This is elitism, plain and simple. It is the kind of beer drinker who's choosing what they drink based more on whether the right other people like it or don't. That may be a local beer fanatic, they may be a raging hophead, it may be someone who's looking for the funkiest brett-bomb they can find. These folks are racing out across The Plains of Beer, chasing ever-more extreme -- hoppy, potent, organic, tiny production, sour -- beers, enveloped in a haze of alcohol and lupulin.

In and of itself, that's nothing I can't get behind: local's cool, roaring hop's good, bring on the brett. I love it. But the racing quest is all too often driven by the desire to be further out there on the Plain than anyone else, to be on the edge, to not be part of the masses. If the masses (or even a significant fraction of them) have stepped up to Fat Tire -- or Sierra Nevada Pale Ale -- it's time to toss them aside and move on.

I don't have a problem with people who simply don't like Fat Tire. I disagree with them -- I like Fat Tire for what it is, a Belgianesque take on a brown ale -- but if they don't like that kind of beer, okay. It's the guys who feel the need to run it down as "not Belgian" (Duh. It's from Colorado. Is Scotch Silly Belgian-style?), the ones who run it down as "Frat Tire" or "Flat Tire" or "not really craft" that piss me off. In fact, I'm with another one of the folks who left a comment on The Pour: "It’s ironic that several of the comments on this page ridiculed Mr. Asimov for ruining beer with his descriptions while at the same time snottily stating that if he likes Fat Tire then he does not know beer."

Why does beer enjoyment have to mean beer denigration? There are plenty of poorly made beers out there; why slam well-made ones and the folks who like them? Sound too much like "Bud's a well-made beer, why say it's swill?" for you? Well, Bud's not craft beer, and it never, ever will be. But if you can't see the difference, smell the difference, taste the difference between Bud and Fat Tire, you're not a craft beer drinker, and maybe you never ever will be. This is a subjective thing. But mainstream American lagers are just a breed apart. There's a clear, bright line...and Fat Tire's definitely on the craft side of it.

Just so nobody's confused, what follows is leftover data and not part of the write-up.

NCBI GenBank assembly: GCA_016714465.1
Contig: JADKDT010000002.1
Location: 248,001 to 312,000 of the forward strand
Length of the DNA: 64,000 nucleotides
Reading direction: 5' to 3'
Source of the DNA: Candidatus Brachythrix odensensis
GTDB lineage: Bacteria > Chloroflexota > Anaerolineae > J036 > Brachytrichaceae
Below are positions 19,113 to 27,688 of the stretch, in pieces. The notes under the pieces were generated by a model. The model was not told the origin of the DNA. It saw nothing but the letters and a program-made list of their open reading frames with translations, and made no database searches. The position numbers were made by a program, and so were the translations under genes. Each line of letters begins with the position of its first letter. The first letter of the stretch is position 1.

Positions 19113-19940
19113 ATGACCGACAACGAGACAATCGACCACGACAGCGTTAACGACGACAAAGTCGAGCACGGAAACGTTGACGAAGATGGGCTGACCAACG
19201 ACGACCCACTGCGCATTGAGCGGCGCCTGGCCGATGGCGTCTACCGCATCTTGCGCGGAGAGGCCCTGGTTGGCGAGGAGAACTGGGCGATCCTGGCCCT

I suppose I'm awfully close to saying "If you can't say something nice, shut the hell up." Which would be kind of weird for me, I guess. Let me sharpen a bit instead. There's quite a bit of disagreement on the definition of "craft beer." But the beers I've noted in this piece definitely fall within any reasonable definition. They also are significantly more flavorful than mainstream lagers. Just because they're popular doesn't mean they're bad, and it certainly doesn't mean they're ripe for slagging.

This is the side of the geekerie that worries me, that makes me shake my head in disapproval. It's not about liking beer the masses don't. Too many folks think that way about other things: music, books, art, wine. Don't pollute the enjoyment of beer with it. What it's about, what it's always about, is the beer. Do you like it? Good, drink it, but don't think that makes you better than those who don't. Do you not like it? Okay, don't drink it...but don't think that makes you better than those who do.

That's what the folks who are concerned about the language are getting at. Don't make beer a club, something you can join by making the right choices and exclude those who don't. Beer's something to enjoy; it is, as the Beer Hunter himself said, a playground, not a prison. I don't ever consider myself better because I like a beer that others may not. I consider myself lucky.


Copyright © 2008 Lew Bryson. All rights reserved. 
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Revised: September 04, 2007